Lead in Toys and Lead Poisoning in Children
While lead poisoning in children has become significantly less prevalent in the last few decades, lead is a highly toxic metal and remains a very serious threat to the health and development of a child. Children are more susceptible to lead poisoning because their growing bodies absorb more lead than an adult body will, and their brains and nervous systems are more sensitive.
Sources of Lead
The primary source of lead is lead paint. Lead paint was common in homes until the government banned its use in 1978. If you believe lead paint may be present in your home, you need to be watchful for cracking and chipping paint and clean all surfaces regularly, as dust containing paint particles will also contain lead. You should also have your children's blood lead level tested. Children's lead levels can be measured through a simple blood test administered by your doctor or health care professional.
Children can also be exposed to lead in many consumer products, such as candy wrappers, jewelry, public playground equipment, toys, and products made of vinyl. The Federal Hazardous Substances Act (FHSA) requires precautionary labeling on any household product containing lead, and the use of lead in toys or any other article intended for children is completely banned (with some exceptions).
Lead in Toys
Due to the stringent restrictions on lead use in toys, lead is no longer commonly found in toys. However, if your child plays with older toys, be sure to carefully inspect the toys to see if they have been painted. Some older toys were painted with lead paint, before the lead paint restriction was enforced in 1978. Also, lead is sometimes found in toys that were manufactured in a foreign country and not subjected to rigorous quality control upon import to the United States. Be cautious of all toys with metal pieces that your child may put in his or her mouth. Babies and young children can be more highly exposed to lead because they are more likely to put metal objects containing lead into their mouths.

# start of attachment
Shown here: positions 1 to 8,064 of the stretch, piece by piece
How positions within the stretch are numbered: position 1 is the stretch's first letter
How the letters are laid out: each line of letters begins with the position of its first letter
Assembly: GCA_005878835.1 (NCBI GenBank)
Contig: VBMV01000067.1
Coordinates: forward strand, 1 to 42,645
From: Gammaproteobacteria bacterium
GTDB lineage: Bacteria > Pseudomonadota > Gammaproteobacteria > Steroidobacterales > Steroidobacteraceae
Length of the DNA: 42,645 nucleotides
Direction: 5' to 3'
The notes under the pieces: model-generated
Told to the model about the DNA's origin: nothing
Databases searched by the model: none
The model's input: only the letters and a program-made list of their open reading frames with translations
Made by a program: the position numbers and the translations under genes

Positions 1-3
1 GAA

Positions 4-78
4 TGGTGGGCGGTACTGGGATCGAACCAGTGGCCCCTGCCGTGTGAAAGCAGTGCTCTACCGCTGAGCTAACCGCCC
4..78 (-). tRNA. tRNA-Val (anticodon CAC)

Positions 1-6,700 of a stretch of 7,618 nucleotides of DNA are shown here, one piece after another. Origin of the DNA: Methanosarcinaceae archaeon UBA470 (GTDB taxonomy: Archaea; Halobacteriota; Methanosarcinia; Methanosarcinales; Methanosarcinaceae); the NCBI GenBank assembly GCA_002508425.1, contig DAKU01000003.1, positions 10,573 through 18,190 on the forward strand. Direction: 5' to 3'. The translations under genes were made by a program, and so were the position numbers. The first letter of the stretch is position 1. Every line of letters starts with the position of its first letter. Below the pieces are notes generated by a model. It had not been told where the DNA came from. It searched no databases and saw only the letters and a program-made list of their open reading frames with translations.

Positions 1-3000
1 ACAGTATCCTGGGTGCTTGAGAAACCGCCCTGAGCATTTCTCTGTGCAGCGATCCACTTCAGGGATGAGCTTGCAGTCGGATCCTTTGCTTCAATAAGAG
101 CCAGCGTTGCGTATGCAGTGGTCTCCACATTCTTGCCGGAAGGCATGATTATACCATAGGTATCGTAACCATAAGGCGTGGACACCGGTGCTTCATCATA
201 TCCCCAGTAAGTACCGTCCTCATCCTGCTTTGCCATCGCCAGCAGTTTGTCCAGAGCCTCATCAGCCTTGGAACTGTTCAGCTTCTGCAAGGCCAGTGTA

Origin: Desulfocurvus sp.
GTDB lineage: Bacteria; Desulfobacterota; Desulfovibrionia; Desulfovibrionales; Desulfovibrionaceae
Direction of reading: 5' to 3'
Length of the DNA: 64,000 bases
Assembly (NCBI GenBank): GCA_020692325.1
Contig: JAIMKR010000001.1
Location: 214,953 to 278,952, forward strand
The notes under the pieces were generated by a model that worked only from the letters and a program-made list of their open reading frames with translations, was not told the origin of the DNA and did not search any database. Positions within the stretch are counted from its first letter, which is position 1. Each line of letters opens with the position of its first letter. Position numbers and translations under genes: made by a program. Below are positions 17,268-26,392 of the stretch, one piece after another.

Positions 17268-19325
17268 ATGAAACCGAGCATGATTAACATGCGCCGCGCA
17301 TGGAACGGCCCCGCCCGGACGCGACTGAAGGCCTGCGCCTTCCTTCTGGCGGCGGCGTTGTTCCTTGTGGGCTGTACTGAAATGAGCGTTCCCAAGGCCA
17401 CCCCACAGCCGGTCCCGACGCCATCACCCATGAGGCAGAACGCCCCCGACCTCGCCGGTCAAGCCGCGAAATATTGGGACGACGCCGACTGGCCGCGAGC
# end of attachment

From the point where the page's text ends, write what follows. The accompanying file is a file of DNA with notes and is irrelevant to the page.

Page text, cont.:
Lead in Metal Costume Jewelry
The most serious cases of lead poisoning in children in the last decade have been the result of children coming into contact with metal costume jewelry containing lead. In 2006, a four-year-old Minnesota boy died of lead poisoning after swallowing a piece of a metal charm bracelet that was a free gift with a pair of Reebok athletic shoes. The charm had been manufactured in China and was not tested for lead. The charm contained 99.1% lead, and the child's blood lead level was three times the amount that is considered dangerous. Reebok was fined $1 million by the U.S. government for violating the FHSA, and Reebok compensated the boy's mother for her loss in a confidential settlement. Two similar cases occurred in 2003 and 2009, both resulting in the lead poisoning of a child who had contact with metal jewelry containing lead.
Signs of Lead Poisoning in Children
Lead poisoning can be difficult to detect because the symptoms are generally not severe until the child is very seriously ill. Therefore, it’s important to be aware of the sources of lead poisoning and be vigilant that your child is not regularly exposed to potential lead sources. Even low levels of lead exposure can result in:
- Nausea, vomiting, or diarrhea
- Hearing problems
- Behavior and learning problems
- Slower growth and smaller size than children of the same age
- Lack of energy or appetite
In rare cases, ingestion of lead can cause seizures, coma, and even death. If you suspect that your child has been exposed to lead, have your doctor or medical professional administer a simple blood test. If your child does exhibit unusually high levels of lead, seek medical treatment right away and work to determine the source.
If the source of your child's lead poisoning is a consumer product, such as a toy, you should seek representation by an experienced product liability attorney who can help you pursue a legal remedy.
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